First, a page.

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Often I look at NASA's Eclipse Web Site. More specifically, I often look at the Index to Five Millennium Catalog of Lunar Eclipse. How can I tell if an eclipse results in a "blood moon"? I know not all lunar eclipses result in a blood moon, but I do know that some do. So how can I know if one is from looking at it? A blood moon is the phenomenon whereby the moon in total eclipse appears reddish in color as it is illuminated by sunlight filtered and refracted by the earth's atmosphere. (Google)

Edit:

James K says this question may be a duplicate of another question. I want to know how to identify "blood moons" from looking at NASA's reports. The other question is more general. However the answer may be the same.

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  • $\begingroup$ @JamesK I want to know how to identify "blood moons" from looking at NASA's reports. The question you linked to above is more general. However the answer may be the same. $\endgroup$ – A Child of God Apr 3 '17 at 12:26
  • $\begingroup$ Your edit hasn't addressed the main issue with the question, which is that the term "blood moon" is not clearly defined. I suggest you edit your question to remove all references to "blood moon". It is further unclear whether you want to know about historical eclipses, recent eclipses or future eclipses. Some context might be useful - why are you interested in the brightness of an eclipse? $\endgroup$ – James K Apr 3 '17 at 16:33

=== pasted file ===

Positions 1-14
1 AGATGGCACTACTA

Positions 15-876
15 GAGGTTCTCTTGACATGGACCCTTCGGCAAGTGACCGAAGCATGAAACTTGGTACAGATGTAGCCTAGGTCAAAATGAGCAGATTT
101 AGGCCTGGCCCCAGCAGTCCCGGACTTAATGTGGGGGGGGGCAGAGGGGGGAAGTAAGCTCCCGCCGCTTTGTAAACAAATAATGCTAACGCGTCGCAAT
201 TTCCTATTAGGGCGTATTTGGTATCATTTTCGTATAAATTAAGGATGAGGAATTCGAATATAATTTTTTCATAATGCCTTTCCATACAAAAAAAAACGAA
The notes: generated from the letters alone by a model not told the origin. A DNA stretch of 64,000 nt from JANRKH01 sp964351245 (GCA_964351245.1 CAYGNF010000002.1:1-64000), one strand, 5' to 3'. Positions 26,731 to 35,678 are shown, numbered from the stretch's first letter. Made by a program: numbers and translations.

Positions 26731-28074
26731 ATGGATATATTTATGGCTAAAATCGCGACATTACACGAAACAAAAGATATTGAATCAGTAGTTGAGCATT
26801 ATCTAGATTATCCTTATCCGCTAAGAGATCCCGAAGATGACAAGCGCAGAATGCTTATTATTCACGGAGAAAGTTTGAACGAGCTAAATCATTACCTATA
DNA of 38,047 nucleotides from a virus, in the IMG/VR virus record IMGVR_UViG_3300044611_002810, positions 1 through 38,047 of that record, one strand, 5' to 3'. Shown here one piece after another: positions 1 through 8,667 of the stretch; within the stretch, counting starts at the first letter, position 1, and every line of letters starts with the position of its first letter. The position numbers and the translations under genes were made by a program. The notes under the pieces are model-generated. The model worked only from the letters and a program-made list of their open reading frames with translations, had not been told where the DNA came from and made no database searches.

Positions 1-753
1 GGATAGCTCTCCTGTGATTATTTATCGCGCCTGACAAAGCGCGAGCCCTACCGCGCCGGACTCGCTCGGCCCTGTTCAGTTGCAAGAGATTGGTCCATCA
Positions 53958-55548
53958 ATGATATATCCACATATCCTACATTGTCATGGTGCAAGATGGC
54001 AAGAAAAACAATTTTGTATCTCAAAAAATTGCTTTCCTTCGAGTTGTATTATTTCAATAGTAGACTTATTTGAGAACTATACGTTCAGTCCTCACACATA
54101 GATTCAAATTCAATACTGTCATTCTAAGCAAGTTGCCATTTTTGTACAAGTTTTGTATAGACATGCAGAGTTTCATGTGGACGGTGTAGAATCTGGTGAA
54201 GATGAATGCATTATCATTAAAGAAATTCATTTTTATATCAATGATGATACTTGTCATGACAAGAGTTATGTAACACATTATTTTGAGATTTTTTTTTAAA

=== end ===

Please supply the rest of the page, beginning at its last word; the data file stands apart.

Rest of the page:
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"Blood moon" is not a term used scientifically. Therefore look for total lunar eclipses.

As some light is diffracted by earth's atmosphere, the moon is not entirely black but appears red. (Blue light is scattered, see why is the sky blue).

All total lunar eclipses will show a reddish colour. The brightness may vary according to the state of the atmosphere but the moon will never be black, or any other colour.

(James K contributed equally to this answer)

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  • $\begingroup$ Is that the case for all total eclipses? $\endgroup$ – A Child of God Apr 2 '17 at 20:18
  • $\begingroup$ All total lunar eclipses will show a reddish colour. The brightness may vary according to the state of the atmosphere but the moon will never be black, or any other colour. "Blood moon" is not a term used scientifically. $\endgroup$ – James K Apr 3 '17 at 1:57
  • $\begingroup$ Basically same answer I gave last time this question was asked $\endgroup$ – Carl Witthoft Apr 3 '17 at 13:20
  • $\begingroup$ @CarlWitthoft what question are you referring to? $\endgroup$ – A Child of God Apr 3 '17 at 19:05
  • $\begingroup$ @AChildofGod your post: astronomy.stackexchange.com/questions/19071/partial-blood-moon/… $\endgroup$ – Carl Witthoft Apr 4 '17 at 12:06

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